M fr Composants saisonniers et calendaires Synonymes: effets saisonniers et calendaires; facteurs saisonniers et calendaires
I en Irregular component Synonym: Irregular effects
I fr Composant irrégulier Synonyme: effets irréguliers
N en Neither seasonally adjusted nor calendar adjusted data Synonyms: Raw data; unadjusted data
N fr Ni données désaisonnalisées ni données désaisonnalisées Synonymes: données brutes; données non ajustées

Codelists with Simple Hierarchies

SDMX allows simple hierarchies to be defined within flat Codelists by making a code the parent of codes that logically sit under it in the hierarchy.

Imagine a CL_REF_AREA Codelist containing individual codes for each European country, and a code (EUR) for Europe as a whole. A simple hierarchy for Europe can be created by setting EUR as the parent for each of the countries:

Code ID Code Name Parent
EUR Europe (none)
DE Germany EUR
FR France EUR
IT Italy EUR
GR Greece EUR
SE Sweden EUR
AU Austria EUR
PL Poland EUR

Other than acting as a parent, EUR behaves as a normal code allowing series for EUR or any of the individual contries.

A Code can only have one parent meaning that it can only appear once in a simple Codelist hierarchy. This may be restrictive where Codes can be logically organised into multiple different groups. In the CL_REF_AREA example, countries could also be grouped into trading blocs in addition to geographical regions.

SDMX Heirarchy should be used where Codelists have more complex hierarchical structures.

Hierarchical Codelists

Hierarchical Codelists are a separate structure used for describing complex hierarchies of codes, potentially including codes from multiple different codelists.

Validity

Structure-Level Validity

As a Maintainable structure, the period in time during which a complete Codelist is considered to be valid can be defined.

Item-Level Validity

Validity periods can also be defined individually for each Code item in a Codelist. A common use case involves country codes that are only valid between particular dates when the country was in ‘existence’. It also supports the case where a code changes meaning over time.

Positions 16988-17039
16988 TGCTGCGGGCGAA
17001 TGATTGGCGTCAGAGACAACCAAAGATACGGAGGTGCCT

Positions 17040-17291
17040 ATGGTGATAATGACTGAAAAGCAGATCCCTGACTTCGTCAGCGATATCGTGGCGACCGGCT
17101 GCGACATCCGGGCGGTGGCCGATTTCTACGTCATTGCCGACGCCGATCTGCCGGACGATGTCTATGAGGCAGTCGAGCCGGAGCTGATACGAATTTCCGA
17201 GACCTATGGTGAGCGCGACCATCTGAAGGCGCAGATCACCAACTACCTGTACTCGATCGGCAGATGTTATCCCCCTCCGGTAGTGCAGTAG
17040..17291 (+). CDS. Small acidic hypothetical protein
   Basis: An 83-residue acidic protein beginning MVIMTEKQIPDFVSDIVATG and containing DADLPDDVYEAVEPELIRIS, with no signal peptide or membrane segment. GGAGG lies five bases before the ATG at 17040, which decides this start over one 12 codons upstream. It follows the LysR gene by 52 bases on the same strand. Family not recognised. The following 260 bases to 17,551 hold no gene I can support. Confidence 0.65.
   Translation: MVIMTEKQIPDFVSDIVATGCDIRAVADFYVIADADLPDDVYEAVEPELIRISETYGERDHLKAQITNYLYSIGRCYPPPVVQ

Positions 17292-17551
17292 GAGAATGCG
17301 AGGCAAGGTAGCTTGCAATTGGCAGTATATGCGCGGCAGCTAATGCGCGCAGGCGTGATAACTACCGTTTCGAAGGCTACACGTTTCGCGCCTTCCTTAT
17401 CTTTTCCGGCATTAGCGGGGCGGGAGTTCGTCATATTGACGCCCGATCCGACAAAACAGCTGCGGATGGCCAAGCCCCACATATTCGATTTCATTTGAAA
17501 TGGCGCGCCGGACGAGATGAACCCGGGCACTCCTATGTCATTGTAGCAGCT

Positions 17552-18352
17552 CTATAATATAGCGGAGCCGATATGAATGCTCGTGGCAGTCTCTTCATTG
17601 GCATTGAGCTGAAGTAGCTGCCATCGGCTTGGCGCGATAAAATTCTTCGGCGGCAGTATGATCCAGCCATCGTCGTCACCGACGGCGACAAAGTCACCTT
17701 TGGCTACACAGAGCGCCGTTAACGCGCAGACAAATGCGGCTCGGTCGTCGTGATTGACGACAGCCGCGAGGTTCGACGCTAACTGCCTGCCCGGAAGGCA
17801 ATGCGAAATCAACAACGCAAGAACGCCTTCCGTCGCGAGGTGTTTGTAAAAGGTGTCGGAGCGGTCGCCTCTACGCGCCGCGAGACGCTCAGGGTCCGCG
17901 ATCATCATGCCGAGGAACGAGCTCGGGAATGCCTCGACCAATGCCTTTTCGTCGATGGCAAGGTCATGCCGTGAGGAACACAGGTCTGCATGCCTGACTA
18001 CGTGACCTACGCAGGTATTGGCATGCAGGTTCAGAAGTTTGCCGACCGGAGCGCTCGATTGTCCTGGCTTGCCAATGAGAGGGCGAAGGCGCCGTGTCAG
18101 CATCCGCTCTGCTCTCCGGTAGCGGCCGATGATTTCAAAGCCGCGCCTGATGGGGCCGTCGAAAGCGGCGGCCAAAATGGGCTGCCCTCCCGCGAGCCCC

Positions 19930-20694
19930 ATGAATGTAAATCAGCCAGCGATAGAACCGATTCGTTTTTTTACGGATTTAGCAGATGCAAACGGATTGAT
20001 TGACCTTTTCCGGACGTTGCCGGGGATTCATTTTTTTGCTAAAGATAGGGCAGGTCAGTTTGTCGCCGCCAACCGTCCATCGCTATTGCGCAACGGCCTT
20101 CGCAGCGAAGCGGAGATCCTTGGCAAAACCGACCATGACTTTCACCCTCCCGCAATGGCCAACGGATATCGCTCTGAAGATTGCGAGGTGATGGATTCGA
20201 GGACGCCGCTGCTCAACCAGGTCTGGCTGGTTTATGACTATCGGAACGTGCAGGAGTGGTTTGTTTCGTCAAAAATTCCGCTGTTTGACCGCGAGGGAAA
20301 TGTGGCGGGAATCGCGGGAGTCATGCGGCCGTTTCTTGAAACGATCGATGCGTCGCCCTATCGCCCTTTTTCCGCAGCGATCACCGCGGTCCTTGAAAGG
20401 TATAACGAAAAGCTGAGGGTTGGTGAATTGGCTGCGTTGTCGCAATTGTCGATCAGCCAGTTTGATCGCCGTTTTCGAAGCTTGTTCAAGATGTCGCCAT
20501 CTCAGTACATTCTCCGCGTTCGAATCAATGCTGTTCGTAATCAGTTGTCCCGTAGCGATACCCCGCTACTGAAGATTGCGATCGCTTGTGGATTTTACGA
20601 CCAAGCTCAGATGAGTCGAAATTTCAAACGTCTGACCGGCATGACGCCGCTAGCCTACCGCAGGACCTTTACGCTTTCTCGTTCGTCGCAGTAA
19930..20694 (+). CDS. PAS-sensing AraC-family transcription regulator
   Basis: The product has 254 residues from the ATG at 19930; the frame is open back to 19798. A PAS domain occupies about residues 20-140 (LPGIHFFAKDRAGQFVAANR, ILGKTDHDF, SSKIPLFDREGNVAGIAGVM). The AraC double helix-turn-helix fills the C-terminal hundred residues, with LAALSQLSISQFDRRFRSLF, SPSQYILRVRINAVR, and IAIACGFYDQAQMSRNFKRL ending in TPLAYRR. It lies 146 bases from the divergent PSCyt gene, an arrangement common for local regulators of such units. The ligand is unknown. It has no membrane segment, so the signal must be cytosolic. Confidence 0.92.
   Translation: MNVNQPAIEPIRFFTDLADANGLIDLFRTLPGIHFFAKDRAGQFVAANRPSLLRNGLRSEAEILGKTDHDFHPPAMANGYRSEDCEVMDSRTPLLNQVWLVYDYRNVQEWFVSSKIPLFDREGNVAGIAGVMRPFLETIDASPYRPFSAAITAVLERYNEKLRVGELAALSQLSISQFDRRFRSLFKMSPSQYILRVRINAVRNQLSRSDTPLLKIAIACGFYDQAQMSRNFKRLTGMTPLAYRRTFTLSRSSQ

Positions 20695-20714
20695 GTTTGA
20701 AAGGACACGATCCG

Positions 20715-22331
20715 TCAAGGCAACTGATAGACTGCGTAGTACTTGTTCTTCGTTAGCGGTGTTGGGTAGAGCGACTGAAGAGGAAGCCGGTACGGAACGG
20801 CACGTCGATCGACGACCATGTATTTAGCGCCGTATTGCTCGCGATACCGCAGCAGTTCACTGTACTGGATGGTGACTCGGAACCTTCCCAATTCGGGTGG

Example:
The Gilbert and Ellice Islands had the ISO country code ‘GE’ until 1977 when split to become the independent countries of Kiribati and Tuvalu. When Georgia gained independence from the former Soviet Union in 1991, the ‘GE’ code was reused. Setting the Item Validity on the GE Code allows this change in meaning to be described and stored with the Codelist.

Period up to 1977: GE = Gilbert and Ellice Islands
Period between 1977 and 1991: GE is invalid
Period from 1991 to present: GE = Georgia

In practical terms, Item Validity allows data with dimension codes that vary in meaning over time to be robustly validated and correctly disseminated.

Use Case Example
Validation Observation data for country ‘GE’ and the time period ‘1970’ must relate to the Gilbert and Ellice islands. Whereas observations for the same ‘GE’ code but for the period 2005 must relate to Georgia. Observations for country ‘GE’ during the period 1978 and 1990 will be rejected as invalid because the validity rule states that no country with that code existed between those dates.
Dissemination Visualisations showing observation data for country ‘GE’ and time period ‘1970’ will use the code named ‘Gilbert and Ellice’. When showing similar data for ‘2005’, the Item Validity rules will mean that the code named ‘Georgia’ will be displayed.